CD Knives from Heaven (CD 7045816),
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Knives from Heaven

  • 1. Terra Cotta
    2. Half Amazed A/B
    3. Document 6B
    4. Rainstick Streets Aglow
    5. This Is for My Brother the Wind
    6. Going to Another Place
    7. Might Be
    8. Deadpan Stare
    9. Rockers Hifi
    10. Ornate
    11. Non Sexorexia
    12. In This and All Worlds - (featuring Nedelka Prescod)
    13. And Then a Voice Says
    14. Alloys
    15. Arabic Cowboy John Clint Ameer, The
    16. Moorish Waltz
    17. Reeds
    18. 2piece
    19. Hammered Into Shape
    20. [Untitled]
  • Additional Info
    Manufacturer Part Number (MPN): THI57198

  • Credits
    EngineerTim Conklin

    Personnel: HPrizm (vocals, electronics); Matthew Shipp (piano); Beans (vocals).
    Audio Mixers: HPrizm; Tim Conklin.
    Recording information: Spin Studios, Li City.
    In 2003, Antipop Consortium's Beans and HPrizm (nee Priest) engaged Matthew Shipp, William Parker, drummer Guillermo Brown, vibraphonist Khan Jamal, and trumpeter Daniel Carter in a slippery exercise where hip-hop's new century rhymes met the new jazz in a delightful set. Eight years later, a quartet emerges with just Shipp and Parker alongside Antipop, and the creative stakes get upped. Rather than two groups coming together in another attempt to bridge the gap between hip-hop and jazz, this is actually "hip-hop jazz"; no one cares whether the seams show -- they're supposed to -- it makes them easier to rip open toward the light, hence the title Knives from Heaven. Shipp and Parker have been playing together for over 30 years; they don't worry about meeting loops, grooves, or rhymes; they simply provide either fresh context or offer guidance and support. Priest's beats and electronics pace these tracks; often they sample the players but they're also canvassed from other sources. The rhythm section's live playing uses Priest's beats to further reveal the stridently inventive cadences in Beans' and Priest's poetry; the instrumental duo flashes melodically, pulses urgently, or finds new juxtapositional angles to push the rhymes even further toward the beat's ledge. Check "Half Amazed A/B," where the statement of truth is: "the real lyricism is now renew my vows." Shipp's shard-like chords and Parker's propulsion meet a a snare/hi-hat shuffle, a sampled two-note tenor sax line, and turntables; Priest and Beans converse about the language of rhyme. Shipp's as mysterious here as on his own records; he provides the space the sonic contrast calls for: he pulls his lines up short, repeats them with ever so slight tonal variations, or shifts them into extrapolated modes to suit and exert force. Check "Deadpan Stare," which gives way to the angular rhyme on "Rockers HiFi," which flows into the ambient synth and melodic piano textures of "Ornate," which give way to the crunchy, syncopated "Non Sexorexia," where Beans and Priest battle against language in relation to accepted cultural images as Shipp and Parker highlight their tension. Twenty tracks flow into 43 minutes here. The effect is both hypnotic and startling; hip-hop finds itself in a new land, but Shipp and Parker explore it with relish exemplified by the skittering, knotty future funk of "The Arabic Cowboy John Clint Ameer." After this, Beans' vocals are absent, as Knives from Heaven leans toward an expansion of vanguard jazz's rhythm collision with Priest. Like everything else on this recording, this is just as it should be. ~ Thom Jurek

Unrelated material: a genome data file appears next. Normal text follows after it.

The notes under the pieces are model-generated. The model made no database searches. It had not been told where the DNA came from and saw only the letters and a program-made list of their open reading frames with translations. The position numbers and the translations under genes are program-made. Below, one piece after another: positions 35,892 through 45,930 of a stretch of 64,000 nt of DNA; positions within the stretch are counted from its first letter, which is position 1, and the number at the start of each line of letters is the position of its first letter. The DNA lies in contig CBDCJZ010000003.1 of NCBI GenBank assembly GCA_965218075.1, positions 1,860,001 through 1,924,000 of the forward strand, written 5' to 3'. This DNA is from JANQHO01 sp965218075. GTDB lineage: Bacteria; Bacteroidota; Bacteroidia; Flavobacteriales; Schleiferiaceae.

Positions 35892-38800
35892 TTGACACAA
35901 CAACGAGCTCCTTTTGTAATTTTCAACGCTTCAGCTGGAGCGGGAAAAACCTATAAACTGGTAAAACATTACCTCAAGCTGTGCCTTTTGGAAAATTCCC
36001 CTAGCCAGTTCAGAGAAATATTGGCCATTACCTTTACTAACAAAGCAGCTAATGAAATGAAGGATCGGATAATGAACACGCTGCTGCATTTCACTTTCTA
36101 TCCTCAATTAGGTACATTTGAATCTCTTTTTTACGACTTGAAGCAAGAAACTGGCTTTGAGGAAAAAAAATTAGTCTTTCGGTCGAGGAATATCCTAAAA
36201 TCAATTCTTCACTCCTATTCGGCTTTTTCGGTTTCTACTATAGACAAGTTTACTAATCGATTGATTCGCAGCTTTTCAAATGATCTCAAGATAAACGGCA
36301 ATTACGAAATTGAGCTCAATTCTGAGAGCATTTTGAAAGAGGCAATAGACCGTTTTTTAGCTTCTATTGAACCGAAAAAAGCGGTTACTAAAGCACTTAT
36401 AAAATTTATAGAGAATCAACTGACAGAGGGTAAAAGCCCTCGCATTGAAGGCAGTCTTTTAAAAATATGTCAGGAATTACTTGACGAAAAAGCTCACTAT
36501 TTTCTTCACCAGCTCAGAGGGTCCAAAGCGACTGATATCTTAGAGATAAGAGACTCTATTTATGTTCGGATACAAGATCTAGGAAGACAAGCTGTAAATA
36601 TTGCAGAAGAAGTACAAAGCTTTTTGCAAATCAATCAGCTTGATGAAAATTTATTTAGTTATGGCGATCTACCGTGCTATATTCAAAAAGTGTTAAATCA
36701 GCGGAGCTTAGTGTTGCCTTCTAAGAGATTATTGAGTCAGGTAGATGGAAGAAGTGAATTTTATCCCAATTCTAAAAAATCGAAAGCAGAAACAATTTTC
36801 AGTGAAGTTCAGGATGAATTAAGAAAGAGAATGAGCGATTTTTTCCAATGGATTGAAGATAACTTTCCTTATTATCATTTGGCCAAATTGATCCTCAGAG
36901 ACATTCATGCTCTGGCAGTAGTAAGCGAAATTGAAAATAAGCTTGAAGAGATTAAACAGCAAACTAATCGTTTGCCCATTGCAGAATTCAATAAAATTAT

• Critic Reviews
    Down Beat (p.50) - 3 stars out of 5 -- "Shipp's piano slips into the forefront, particularly on 'Twopiece,' full of stuttering rhythms and metallic momentum..."
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